channel of the ITU-T V.21 Recommendation. Finally, the main part of this paper presents the design and implementation aspects of a V.34 transmitter/receiver [3]. 2. COMMUNICATION LABORATORY ENVIRONMENT As mentioned earlier, the contemporary physical layers of communication standards consist of computational and data intensive DSP algorithms. Hence, a laboratory in real-time implementations of DSP communication algorithms is much like a prerequisite in undergraduate or graduate degrees targeting DSP. For the purposes of the communication laboratory course, ten workstations are used. Each one of the ten workstations in the laboratory, is equipped with a Windows-based PC, a TMS320C6711 DSK module, an oscilloscope and a function generator. Also, in every PC, the Code Composer StudioTM software environment from Texas Instruments is installed, which accompanies each DSK module. The main purpose of this laboratory course is the real-time DSP software development for different types of communication transmitters and receivers. The different types are referred to the different modulationdemodulation schemes used in each case. For testing the correctness of the implementation, especially the receiver’s one, a system composed by two TMS320C6711 DSKs, is utilized. The first one implements the transmitter and the communication channel. The communication channel distorts the transmitter’s output signal by filtering it (e.g. using an FIR filter). The second DSK implements the receiver. Two host computers (PCs) control each DSK module. In the future, one PC will control the two DSKs by using a parallel port switch. The analog signals can be observed by an oscilloscope, for testing and debugging the operation of the transmitter and the receiver. The digital signals can be either viewed within the Texas Instruments Code ComposerTM environment or by sending them to the D/A converter and transforming them to analog ones. For example, it is necessary to compare the input signal (information) to the transmitter and the output signal of the receiver, to check the proper operation of the receiver, which is usually the more complex than the transmitter part. In Fig. 1, the magnitude response of a 512-point complex radix-2 FFT executed on the TMS320C6711, is given. This response is obtained with the Graph viewing utility of the Code Composer StudioTM. This environment provides various debugging capabilities which are useful in testing the proper behavior of the developed software. Such capabilities are viewing memory status, the call stack, variables e.t.c. Also, with the Code Composer profiler the machine clock cycles required for an algorithm execution can be measured. So, computational intensive parts of an algorithm or an application can be identified and optimized for reducing the execution time.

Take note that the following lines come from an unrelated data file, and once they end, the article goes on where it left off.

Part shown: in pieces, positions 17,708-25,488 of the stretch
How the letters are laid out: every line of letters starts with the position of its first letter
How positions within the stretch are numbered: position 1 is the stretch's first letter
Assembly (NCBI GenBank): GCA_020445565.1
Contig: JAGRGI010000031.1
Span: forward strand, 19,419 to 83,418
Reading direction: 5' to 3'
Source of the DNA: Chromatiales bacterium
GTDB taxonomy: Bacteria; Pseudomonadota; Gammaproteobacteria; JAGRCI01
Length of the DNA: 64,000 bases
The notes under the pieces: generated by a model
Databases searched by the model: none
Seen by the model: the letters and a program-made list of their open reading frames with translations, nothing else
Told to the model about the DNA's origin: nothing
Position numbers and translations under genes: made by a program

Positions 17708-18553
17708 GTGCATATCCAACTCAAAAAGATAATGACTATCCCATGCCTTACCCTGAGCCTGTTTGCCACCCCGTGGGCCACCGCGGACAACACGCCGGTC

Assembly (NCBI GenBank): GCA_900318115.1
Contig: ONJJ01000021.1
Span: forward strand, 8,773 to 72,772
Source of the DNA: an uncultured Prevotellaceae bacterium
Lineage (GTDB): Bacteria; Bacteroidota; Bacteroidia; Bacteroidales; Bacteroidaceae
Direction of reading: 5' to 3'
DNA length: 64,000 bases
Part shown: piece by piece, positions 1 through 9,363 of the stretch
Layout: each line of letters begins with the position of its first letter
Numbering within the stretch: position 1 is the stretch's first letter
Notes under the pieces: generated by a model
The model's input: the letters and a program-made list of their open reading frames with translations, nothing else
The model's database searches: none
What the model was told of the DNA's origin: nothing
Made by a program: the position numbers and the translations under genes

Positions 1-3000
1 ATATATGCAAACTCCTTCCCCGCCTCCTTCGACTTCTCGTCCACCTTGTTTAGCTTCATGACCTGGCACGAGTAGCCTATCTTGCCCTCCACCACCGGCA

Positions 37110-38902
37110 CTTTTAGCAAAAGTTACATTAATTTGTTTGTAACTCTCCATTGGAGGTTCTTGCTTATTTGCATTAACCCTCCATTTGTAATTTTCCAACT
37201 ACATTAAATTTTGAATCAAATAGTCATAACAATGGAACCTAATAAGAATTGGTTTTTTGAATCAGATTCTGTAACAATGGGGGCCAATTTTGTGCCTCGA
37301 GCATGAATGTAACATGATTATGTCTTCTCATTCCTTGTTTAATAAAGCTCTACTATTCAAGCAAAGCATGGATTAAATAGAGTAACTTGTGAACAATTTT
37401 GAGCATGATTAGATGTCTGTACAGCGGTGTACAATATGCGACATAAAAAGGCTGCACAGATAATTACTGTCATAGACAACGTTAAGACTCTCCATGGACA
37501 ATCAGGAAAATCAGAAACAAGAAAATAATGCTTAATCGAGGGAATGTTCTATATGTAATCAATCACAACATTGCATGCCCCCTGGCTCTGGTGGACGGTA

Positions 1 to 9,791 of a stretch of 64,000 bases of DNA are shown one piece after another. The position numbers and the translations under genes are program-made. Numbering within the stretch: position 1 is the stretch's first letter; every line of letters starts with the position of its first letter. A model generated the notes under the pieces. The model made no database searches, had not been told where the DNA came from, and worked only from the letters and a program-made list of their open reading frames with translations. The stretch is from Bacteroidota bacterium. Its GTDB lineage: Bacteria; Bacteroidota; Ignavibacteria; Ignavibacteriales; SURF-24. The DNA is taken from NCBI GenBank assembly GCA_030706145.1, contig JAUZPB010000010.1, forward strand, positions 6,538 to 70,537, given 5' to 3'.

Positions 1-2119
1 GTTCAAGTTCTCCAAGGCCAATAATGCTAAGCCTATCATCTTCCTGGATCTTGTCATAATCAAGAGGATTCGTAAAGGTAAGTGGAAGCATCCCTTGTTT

Fig. 1. Real-time 512-point complex FFT magnitude response. The TMS320C6711 DSK module (Fig. 2) was chosen as it provides a low cost gateway into real-time implementation of DSP algorithms. This module has the following features: A 150MHz TMS320C6711 DSP capable of executing 1200 Million Instruction Per Second (MIPS), 4M-bytes of 100MHz SDRAM, 128K-bytes of flash memory, a 16-bit audio codec, a parallel port interface to standard parallel port on a host PC, a host port interface (HPI) access to all DSP memory via the parallel port, an embedded JTAG emulation via the parallel port and expansion memory and peripheral connectors for daughterboard support. The TMS320C6711 DSK module is accompanied by the Code Composer Studio IDE software, developed by Texas Instruments.